I must obtain this book and thank you so much for the review. Oh and of course I cannot leave without saying the Dr's surname looks Polish to me......................and of course, that is my paternal heritage.......................

    I still love any excuse to wear a beautiful hat. Don't get many opportunities these days. Perhaps I should be the batty lady that wears them regardless along with my high heels and a smile of course......................

    Hope you are having a truly fabulous vacation.xx

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  8. Great review Bunny, Will most definitly pick up this book. I received a very interesting? email today in reponse to a comment I posted on your blog a few weeks back. I had not gone back and read the other responses you had received once i did, I could almost understand why I had gotten it. Buti it certainly blew me away coming out of the blue today. Would love to chat with you one-on-one about how to respond. I think it would be very interesting to have 'the teachers' - Claire, Susan, Kenneth respond to this topic.

    Since I don't have your direct email, if you find a moment, mine is reanns@gmail.com

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    1. How about we talk when I get back from vakay? Remind me if I forget. My email address is always in the right sidebar. Looking forward to it.

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  9. Wow. Between your review and the interview, I want to read it! Do you consider this book as one to buy, or just borrow?

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    1. I think that may depend on how much you are into vintage design and history. It is a fascinating read and has many pictures and quite a few in color. It is not a sewing reference regarding skill but certainly is a wonderful historical reference.

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  10. I'm reading this right now, too. Have you read, "The culture of home sewing"? That's a fascinating history of home sewn and store bought clothing and how desire for each ebbs and flows.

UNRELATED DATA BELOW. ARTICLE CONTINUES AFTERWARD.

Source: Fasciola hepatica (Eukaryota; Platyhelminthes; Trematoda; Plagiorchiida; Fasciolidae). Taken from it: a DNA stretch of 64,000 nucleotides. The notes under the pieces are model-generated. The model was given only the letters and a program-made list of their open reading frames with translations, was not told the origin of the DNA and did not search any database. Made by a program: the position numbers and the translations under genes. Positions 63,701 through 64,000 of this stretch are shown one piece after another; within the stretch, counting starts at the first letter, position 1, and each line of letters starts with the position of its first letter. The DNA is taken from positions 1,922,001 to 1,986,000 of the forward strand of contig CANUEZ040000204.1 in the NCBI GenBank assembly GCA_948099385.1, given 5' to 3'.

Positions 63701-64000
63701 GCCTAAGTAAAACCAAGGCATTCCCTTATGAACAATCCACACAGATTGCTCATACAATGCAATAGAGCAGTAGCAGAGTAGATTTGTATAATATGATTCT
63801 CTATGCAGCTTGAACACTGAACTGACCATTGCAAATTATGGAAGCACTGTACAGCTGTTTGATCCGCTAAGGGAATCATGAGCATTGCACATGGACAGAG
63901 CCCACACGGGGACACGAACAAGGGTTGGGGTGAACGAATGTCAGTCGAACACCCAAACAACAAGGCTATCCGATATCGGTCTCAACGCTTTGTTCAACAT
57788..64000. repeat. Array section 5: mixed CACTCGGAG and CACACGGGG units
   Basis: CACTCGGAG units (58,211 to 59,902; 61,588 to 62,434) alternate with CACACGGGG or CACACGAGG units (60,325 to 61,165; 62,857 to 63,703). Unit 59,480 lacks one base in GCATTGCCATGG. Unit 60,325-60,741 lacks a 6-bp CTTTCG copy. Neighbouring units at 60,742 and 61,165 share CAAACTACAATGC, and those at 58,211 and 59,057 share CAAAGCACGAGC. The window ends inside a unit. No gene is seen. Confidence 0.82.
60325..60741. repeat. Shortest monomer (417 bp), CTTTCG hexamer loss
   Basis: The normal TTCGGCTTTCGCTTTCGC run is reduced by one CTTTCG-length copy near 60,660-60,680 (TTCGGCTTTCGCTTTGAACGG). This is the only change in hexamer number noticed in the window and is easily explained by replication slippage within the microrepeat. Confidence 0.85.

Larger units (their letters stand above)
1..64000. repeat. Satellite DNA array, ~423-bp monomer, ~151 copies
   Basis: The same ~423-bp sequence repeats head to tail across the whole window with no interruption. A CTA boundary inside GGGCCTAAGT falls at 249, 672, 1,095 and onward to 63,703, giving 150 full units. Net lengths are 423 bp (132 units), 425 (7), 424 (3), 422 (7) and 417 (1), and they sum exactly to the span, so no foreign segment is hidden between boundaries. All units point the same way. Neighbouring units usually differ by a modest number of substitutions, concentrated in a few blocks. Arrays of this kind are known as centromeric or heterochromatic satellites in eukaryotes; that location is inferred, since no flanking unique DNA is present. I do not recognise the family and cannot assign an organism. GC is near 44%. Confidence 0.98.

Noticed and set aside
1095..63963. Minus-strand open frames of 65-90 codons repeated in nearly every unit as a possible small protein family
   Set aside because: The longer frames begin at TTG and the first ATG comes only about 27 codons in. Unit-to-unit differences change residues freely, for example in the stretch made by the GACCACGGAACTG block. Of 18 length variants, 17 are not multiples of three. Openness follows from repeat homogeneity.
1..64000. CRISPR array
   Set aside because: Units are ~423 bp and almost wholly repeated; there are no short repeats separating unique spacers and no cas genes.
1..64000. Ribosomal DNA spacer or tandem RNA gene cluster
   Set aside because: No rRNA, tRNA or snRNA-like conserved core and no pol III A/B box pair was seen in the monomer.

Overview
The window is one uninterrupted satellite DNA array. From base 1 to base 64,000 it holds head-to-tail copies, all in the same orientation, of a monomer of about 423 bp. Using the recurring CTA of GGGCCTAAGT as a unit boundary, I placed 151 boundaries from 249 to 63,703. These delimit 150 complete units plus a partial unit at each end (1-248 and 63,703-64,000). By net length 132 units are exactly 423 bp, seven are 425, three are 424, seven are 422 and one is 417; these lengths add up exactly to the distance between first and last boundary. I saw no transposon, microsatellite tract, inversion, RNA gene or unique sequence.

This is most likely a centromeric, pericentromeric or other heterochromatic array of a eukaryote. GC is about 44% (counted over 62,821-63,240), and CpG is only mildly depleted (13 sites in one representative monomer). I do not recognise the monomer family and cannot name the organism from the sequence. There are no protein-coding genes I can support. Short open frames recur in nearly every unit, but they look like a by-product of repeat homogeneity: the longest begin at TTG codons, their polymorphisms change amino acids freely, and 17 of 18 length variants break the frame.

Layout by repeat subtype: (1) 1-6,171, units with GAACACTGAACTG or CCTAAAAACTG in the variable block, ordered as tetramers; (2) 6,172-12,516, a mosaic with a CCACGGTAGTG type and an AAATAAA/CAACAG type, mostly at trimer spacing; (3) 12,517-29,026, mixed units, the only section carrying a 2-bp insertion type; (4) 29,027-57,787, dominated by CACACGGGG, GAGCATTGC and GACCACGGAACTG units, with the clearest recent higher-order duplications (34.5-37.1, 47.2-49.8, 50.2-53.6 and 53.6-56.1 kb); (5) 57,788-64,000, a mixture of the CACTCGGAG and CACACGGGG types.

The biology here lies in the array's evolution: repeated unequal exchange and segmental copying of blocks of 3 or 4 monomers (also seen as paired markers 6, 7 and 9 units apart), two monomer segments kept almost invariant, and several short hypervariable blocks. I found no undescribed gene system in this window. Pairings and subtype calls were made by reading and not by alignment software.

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    1. I will de definitely be on the lookout for that one. Thanks for the heads up.

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  11. I would consider this a borrow. I could not get past her referencing "the dress doctors" as if they were an official group, rather than the author's invented nickname for a larger and more disparate group of professionals, who deserved to be referred to by their individual names. I am sure it is full of great research.

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  12. This sounds like a great book. I'm going to see if I can get it through my university library. I love footnotes (yes, I'm weird) and social history, especially when it deals with sewing and fashion, are right up my alley. Not that I don't have enough to read these days, getting ready for my comprehensive exams. But if I've learned anything in graduate school, it's that I can be remarkably productive when I'm procrastinating! :)

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  13. Dear, randomly found your blog and I’d like to say that you have amazing design, beautiful photos and interesting posts! I’m also impressed by your style! Everything is magnificent!

    would you like to follow each other?
    will be happy to see you in my blog)